Catherine - just when I thought I couldn't love you more...please let me know when you want to move your family to socialist Canada - we will make room for you in out basement. No judgement on the private school issue (waiting for superman?) I'm sorry that there aren't better public schools in the US and that teachers make a fraction of what professional athletes (and corp CEOs) make. I Love you for sharing your family and your beliefs all these years. Merry Christmas to you and yours,

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  14. Love your recipes and your political postings (complete with wonderfully human and honest inconsistencies). Look how beautiful your children are!

    Wishing you happy family times over the holidays.

    --Andrea, Tim (10) and Jen (8)

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  15. Anonymous12:01 PM

    thank you for the link to your essay. I loved it and read it to my husband. Sometimes I think you have to read certain things out loud so that you can get all the meaning out of it. It inspired a discussion afterward. I wish in this country we could have more of a discussion rather than sound bites and 4 minute segments. how shallow 'we' as a country have become....

    Happy New Year to you and yours.

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  16. Kristen M.1:46 PM

    Happy holidays Catherine!

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  17. Happy Holidays, Catherine! Love the photo of the kids...I was hoping you would post this year's. I must say that the Brain, Child essay took balls. Sorry to be vulgar about it, but I was nodding my head the whole time, and I really got a lot out of knowing someone I admire has the same struggles with right and wrong. I live in a very conservative, mostly Republican area, and everyday conversations can be so frustrating. Last, but I'm not sure least, after making buckeyes today I made the chocolate dipped Fritos...oh my! Hope you enjoy the season and that melancholy you so often mention doesn't accompany too much of the joy. I know for me it's hard this time of year!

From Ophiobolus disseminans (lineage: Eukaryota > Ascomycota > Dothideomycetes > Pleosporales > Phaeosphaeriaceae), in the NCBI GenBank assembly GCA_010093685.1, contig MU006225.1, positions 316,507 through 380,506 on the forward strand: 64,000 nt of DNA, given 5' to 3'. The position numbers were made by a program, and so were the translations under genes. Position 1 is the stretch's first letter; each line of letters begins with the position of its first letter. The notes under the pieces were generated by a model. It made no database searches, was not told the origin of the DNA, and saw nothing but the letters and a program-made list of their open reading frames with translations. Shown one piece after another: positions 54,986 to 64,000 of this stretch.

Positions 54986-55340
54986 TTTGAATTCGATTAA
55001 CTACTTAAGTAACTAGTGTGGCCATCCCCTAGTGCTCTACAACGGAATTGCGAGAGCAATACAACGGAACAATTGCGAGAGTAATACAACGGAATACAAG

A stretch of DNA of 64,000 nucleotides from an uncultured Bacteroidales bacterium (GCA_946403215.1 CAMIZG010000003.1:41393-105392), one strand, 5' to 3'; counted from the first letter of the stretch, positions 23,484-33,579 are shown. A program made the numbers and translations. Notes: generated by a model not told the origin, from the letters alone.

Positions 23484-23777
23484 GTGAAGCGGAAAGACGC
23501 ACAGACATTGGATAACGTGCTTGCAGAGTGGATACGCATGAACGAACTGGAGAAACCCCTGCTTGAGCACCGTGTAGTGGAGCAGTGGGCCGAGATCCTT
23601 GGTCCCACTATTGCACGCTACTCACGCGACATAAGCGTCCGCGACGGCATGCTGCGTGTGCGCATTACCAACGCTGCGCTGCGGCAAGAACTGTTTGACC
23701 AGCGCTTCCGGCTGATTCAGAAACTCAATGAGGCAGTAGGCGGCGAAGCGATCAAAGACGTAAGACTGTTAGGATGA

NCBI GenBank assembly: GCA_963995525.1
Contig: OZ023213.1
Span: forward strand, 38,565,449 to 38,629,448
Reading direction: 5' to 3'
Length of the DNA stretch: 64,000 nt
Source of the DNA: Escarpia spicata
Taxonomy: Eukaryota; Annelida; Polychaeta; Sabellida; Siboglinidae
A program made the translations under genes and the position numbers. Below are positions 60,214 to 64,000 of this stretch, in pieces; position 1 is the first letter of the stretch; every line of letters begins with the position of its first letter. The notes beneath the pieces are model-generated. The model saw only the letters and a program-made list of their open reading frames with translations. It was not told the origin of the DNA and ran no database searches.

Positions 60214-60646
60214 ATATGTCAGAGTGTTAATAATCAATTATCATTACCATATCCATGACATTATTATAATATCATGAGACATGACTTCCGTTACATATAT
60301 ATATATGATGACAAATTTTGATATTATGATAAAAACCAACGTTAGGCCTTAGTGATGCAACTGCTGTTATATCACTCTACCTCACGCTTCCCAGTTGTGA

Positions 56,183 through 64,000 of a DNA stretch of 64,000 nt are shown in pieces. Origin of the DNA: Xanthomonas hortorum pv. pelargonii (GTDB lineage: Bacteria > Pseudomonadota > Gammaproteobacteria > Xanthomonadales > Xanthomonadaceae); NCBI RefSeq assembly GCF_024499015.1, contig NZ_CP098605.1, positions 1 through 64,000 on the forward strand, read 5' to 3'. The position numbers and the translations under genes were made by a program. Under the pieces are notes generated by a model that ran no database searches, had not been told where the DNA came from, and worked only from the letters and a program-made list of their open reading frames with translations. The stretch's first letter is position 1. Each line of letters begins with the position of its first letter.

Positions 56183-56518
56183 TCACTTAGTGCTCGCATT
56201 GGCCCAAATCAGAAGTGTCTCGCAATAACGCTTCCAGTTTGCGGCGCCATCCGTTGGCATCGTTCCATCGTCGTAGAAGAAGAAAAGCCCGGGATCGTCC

P.S. My word verification is "vorse" so I'm imagining you speaking Slavically..."eet ees only going to get vorse." :P

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  18. Wow. The Brain Child piece. I loved and hated it. Life is so hard. Sigh.

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  19. Anonymous9:31 PM

    Ok. LOVED the article! I totally understand the struggle. We see what's wrong, we see how it could be better. We know that there is ENOUGH to go around... yet we live in such an incredibly consuming culture. Like what Ben said once abut Target, "It makes me want things I don't even want!" How do we fight against that pull? I totally get it.
    Thank you so much for sharing that. It makes me like you that much more...and I like you a lot.
    Never posted but have been a faithful reader since babycenter :)
    Karen

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  20. lahdidah7:55 PM

    our family is playing a round robin of mancala right now and it's really perfect. it caught my eye because my son collects gems and crystals but we all love it. thanks for the tip!

    off to brain, child. i'm intrigued!

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  21. Anonymous9:53 AM

    Catherine - I am a huge fan and long time follower. Loved the holiday recipes and the Brain, Child piece. But.... I have to join the chorus of surprise that you send your kids to private school. It doesn't seem to square with you (or at least your written persona). Is this a New England thing? (everyone bound for prep school?). Maybe it's none of our business, but - since you brought it up - what's the story?

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  22. I made your sparkling cranberries for our centerpiece at Christmas dinner and I immediately became addicted to them. Totally awesome! Not many other people ate them which was fine with me.

    Chocolate dipped fritos?? I am intrigued.

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  23. Anonymous11:59 PM

    I've been reading you since the BabyCenter days (beginning in 2002, I think). And while I'm a very rare with the commenting, I have to after reading the article in Brain, Child.